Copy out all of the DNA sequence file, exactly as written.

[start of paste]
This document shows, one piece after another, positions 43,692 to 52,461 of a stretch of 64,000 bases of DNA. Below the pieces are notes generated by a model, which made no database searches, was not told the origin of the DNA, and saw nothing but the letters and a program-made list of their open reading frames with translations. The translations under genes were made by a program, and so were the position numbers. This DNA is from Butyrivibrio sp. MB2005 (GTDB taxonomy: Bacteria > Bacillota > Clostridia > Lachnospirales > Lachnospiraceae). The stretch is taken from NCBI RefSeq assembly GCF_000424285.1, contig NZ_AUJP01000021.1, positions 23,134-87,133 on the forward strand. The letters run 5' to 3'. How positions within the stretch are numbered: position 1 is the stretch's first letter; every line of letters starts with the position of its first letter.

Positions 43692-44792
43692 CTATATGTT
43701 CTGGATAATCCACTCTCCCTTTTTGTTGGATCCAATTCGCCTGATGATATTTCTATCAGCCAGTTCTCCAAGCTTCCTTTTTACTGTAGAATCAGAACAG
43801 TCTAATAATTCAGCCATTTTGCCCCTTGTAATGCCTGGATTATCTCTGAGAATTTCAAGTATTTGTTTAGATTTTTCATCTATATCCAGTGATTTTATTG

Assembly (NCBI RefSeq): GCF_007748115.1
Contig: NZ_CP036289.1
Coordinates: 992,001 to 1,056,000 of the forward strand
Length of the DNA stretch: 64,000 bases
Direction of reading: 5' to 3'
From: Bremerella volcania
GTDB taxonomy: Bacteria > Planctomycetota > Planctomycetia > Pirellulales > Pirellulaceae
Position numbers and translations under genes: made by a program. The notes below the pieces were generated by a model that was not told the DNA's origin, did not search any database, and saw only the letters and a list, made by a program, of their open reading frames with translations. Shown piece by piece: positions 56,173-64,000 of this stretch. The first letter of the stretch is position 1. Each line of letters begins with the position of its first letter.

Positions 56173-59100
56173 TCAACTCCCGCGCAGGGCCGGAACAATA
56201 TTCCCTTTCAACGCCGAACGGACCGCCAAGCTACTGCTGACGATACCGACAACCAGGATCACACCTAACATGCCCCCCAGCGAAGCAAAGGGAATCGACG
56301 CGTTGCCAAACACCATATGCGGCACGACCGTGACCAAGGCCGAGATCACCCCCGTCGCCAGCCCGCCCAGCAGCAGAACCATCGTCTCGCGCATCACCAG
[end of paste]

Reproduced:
This document shows, one piece after another, positions 43,692 to 52,461 of a stretch of 64,000 bases of DNA. Below the pieces are notes generated by a model, which made no database searches, was not told the origin of the DNA, and saw nothing but the letters and a program-made list of their open reading frames with translations. The translations under genes were made by a program, and so were the position numbers. This DNA is from Butyrivibrio sp. MB2005 (GTDB taxonomy: Bacteria > Bacillota > Clostridia > Lachnospirales > Lachnospiraceae). The stretch is taken from NCBI RefSeq assembly GCF_000424285.1, contig NZ_AUJP01000021.1, positions 23,134-87,133 on the forward strand. The letters run 5' to 3'. How positions within the stretch are numbered: position 1 is the stretch's first letter; every line of letters starts with the position of its first letter.

Positions 43692-44792
43692 CTATATGTT
43701 CTGGATAATCCACTCTCCCTTTTTGTTGGATCCAATTCGCCTGATGATATTTCTATCAGCCAGTTCTCCAAGCTTCCTTTTTACTGTAGAATCAGAACAG
43801 TCTAATAATTCAGCCATTTTGCCCCTTGTAATGCCTGGATTATCTCTGAGAATTTCAAGTATTTGTTTAGATTTTTCATCTATATCCAGTGATTTTATTG

Assembly (NCBI RefSeq): GCF_007748115.1
Contig: NZ_CP036289.1
Coordinates: 992,001 to 1,056,000 of the forward strand
Length of the DNA stretch: 64,000 bases
Direction of reading: 5' to 3'
From: Bremerella volcania
GTDB taxonomy: Bacteria > Planctomycetota > Planctomycetia > Pirellulales > Pirellulaceae
Position numbers and translations under genes: made by a program. The notes below the pieces were generated by a model that was not told the DNA's origin, did not search any database, and saw only the letters and a list, made by a program, of their open reading frames with translations. Shown piece by piece: positions 56,173-64,000 of this stretch. The first letter of the stretch is position 1. Each line of letters begins with the position of its first letter.

Positions 56173-59100
56173 TCAACTCCCGCGCAGGGCCGGAACAATA
56201 TTCCCTTTCAACGCCGAACGGACCGCCAAGCTACTGCTGACGATACCGACAACCAGGATCACACCTAACATGCCCCCCAGCGAAGCAAAGGGAATCGACG
56301 CGTTGCCAAACACCATATGCGGCACGACCGTGACCAAGGCCGAGATCACCCCCGTCGCCAGCCCGCCCAGCAGCAGAACCATCGTCTCGCGCATCACCAG